The Class of 2022 at the Mount Holyoke Summit House during orientation week. Photo: Dave Weber ’15
Students who, prior to COVID, would have entered Conway in September 2020, completed their twice-monthly Thursday evening class The Story of a Place: Introduction to Observing a Site. This was an optional course meant to help students prepare for the upcoming in-person year in Northampton and begin to create the learning community, with classmates and faculty, that will sustain them through the next year.
Now we have our first in-person class in two years! It’s good to be back to trace paper-filled studio, field work, formal presentations, and more of the traditional Conway experience. Students dove right into the design process from Day 1. They headed into the field with faculty, visiting local areas of interest such as the Summit House on Mt. Holyoke and honing their observation, drawing and mapping skills. This year’s class was even better prepared than most, having taken online classes offered during the “pandemic year.” By June we’ll be celebrating their graduation, the grand finale of traditions.
Above: Students participated in a mapping exercise at Paradise Lot, an urban perennial food forest set on a tenth of an acre in Holyoke, MA. There they were asked to focus on a single aspect of the site and draw a map of what they observed. Site designer/owner Eric Toensmeier shared his stories and suggestions from his design experience.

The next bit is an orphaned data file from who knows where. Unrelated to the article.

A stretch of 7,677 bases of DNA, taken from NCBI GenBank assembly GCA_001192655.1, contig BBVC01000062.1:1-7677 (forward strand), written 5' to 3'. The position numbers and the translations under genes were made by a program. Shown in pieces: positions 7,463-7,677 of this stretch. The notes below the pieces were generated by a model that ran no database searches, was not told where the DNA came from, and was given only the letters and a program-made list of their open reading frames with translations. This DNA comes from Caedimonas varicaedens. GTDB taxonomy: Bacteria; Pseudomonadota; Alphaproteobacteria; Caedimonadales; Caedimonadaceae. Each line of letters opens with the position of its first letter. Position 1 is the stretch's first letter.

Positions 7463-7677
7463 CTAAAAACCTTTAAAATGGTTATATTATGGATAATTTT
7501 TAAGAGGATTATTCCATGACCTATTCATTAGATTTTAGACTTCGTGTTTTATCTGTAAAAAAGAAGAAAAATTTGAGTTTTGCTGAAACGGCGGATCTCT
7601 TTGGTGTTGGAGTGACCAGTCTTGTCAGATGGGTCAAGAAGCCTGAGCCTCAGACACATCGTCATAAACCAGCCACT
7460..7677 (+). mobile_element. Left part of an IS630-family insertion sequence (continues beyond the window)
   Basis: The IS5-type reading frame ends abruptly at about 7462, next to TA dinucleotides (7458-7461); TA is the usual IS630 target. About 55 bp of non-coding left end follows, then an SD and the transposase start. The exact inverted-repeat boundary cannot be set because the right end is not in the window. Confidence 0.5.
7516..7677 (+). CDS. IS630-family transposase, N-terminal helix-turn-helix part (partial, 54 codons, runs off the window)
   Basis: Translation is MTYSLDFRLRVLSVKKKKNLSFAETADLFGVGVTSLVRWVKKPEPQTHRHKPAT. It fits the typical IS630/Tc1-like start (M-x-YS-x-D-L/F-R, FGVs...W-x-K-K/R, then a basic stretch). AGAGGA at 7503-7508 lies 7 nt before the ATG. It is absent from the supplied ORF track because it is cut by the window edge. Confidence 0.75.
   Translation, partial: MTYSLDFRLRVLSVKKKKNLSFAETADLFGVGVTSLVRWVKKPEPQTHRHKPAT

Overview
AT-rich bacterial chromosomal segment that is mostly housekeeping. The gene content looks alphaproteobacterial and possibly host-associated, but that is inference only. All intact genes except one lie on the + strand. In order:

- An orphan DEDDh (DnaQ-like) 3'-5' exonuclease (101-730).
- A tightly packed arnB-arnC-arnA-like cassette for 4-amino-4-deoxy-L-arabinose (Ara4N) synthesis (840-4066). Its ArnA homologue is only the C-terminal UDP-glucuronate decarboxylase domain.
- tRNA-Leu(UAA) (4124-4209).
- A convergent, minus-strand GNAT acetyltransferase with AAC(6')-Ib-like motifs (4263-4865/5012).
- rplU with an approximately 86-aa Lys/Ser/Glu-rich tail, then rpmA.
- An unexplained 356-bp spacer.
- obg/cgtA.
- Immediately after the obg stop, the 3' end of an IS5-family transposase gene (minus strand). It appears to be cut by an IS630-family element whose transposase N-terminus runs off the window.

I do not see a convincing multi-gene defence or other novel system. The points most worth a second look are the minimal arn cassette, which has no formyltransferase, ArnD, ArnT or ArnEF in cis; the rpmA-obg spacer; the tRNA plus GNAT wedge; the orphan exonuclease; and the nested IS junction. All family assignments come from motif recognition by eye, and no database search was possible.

Above: Ecological design isn’t just about landforms and plantings. It includes the history of a space, and how it interacts with the spaces, objects and inhabitants surrounding it. After an informational talk with trustee and City of Northampton Councilor-At-Large Bill Dwight about place history, students visited Pulaski Park in Northampton, MA to continue strengthening their observation and analysis skills.
Above: What’s it like to work with a client? Students got an introduction to site consultation courtesy of The Community Builders, who are mid-construction on a mixed-income housing complex in Village Hill, the community where our campus is located. After walking the site with the project managers, students asked questions and made sketches of the site. Once you’ve collected all this information, what do you do with it? Students began learning in class how to put all the pieces of data into a useful visual, then tried it for themselves.
We’re thrilled to welcome students back to campus, and looking forward to what the rest of this year will bring. Onward!